Medical school and playdates a day-in-the-life of top graduate

Graduating top of the University of Auckland’s medical school was particularly meaningful for former nurse and mother-of-two young children Dr Christi Bowern, who completed her degree while raising her family.

Dr Christi Bowern (centre) with her children Brooklyn, Oliver and husband Colin.

She has been named the Rotary Club Most Distinguished Medical Graduate of the Year for the best academic performance in the Bachelor of Medicine and Bachelor of Surgery degree.

Christi (35) began studying at the Faculty of Medical and Health Sciences when her daughter was two and gave birth to her second child midway through her studies. She completed the five-year degree without any extensions, and at the top of her class.

“Completing this degree has been quite a journey,” says Dr Bowern, whose children are now seven and three.

“There were times that were pretty stressful: if the kids did not sleep or were sick, my partner was travelling, or something happened back home,” she says.

Originally from Canada, Christi and her husband Colin fell in love with New Zealand after honeymooning here. A few years later Christi was accepted to study medicine at Auckland and promptly packed up the family, including a two-year-old, and moved half-way across the world.

“Along the way there were a few well-meaning individuals who casually suggested I reconsider my studies while the children were young. It was important to me that I could role model for my children, as well as other women, that it is possible to have a career and a family,” she says.


My path into medicine was not as direct as most but I gained valuable clinical experience along the way.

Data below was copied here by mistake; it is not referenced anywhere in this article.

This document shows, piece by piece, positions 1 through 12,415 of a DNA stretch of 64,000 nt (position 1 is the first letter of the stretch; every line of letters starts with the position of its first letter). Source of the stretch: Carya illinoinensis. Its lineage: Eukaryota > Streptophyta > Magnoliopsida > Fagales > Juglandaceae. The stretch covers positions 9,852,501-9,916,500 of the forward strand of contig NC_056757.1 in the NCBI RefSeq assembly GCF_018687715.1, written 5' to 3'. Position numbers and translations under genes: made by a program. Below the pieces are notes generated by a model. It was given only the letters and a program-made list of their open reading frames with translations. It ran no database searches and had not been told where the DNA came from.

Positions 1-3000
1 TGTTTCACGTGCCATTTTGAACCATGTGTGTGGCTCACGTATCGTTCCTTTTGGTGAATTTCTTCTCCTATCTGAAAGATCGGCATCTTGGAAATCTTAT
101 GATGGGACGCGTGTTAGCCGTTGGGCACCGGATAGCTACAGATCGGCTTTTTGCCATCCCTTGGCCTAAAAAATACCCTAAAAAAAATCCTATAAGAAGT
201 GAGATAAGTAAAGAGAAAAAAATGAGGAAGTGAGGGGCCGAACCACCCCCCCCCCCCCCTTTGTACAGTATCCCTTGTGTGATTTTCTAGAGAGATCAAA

Dr Christi Bowern

Although she became a doctor later in life, Christi has always worked in healthcare. Her first job was in a retirement home as an aged care assistant, and over the years she expanded her career as a nurse, before becoming a nurse practitioner in a busy emergency department at Toronto General Hospital.

“My path into medicine was not as direct as most but I gained valuable clinical experience along the way,” she says.

“While I have less autonomy as a junior doctor than I did as a nurse practitioner, my background enables me to take on challenges others may feel less comfortable with. The foundational knowledge means I spent less time memorising, and more time understanding how to apply concepts taught in med school.”

Determined not to suffer from ‘mom guilt’, Christi says the support she received from her husband and friends, and the playdates with other parents helped her through.

“Central to pursuing medicine was the decision to always put our family first. I tried to get most work done during the day so I could spend time with the family at night,” she says.

Using the University day care service meant she was able to feed and see her infant son Oliver in between lectures and clinical runs.

“They say it takes a village to raise a child and we certainly are thankful for the help we had from others,” Christi says. “But the reality is to become a doctor you need to put in the effort, and with young children and the nights of interrupted sleep, it was hard work.”

Christi plans to remain in New Zealand and is working as a house officer in Auckland City Hospital. She hopes to specialise in paediatric emergency medicine.

“As a doctor I realise what a privilege it is to care for others and support them on their health journey.”

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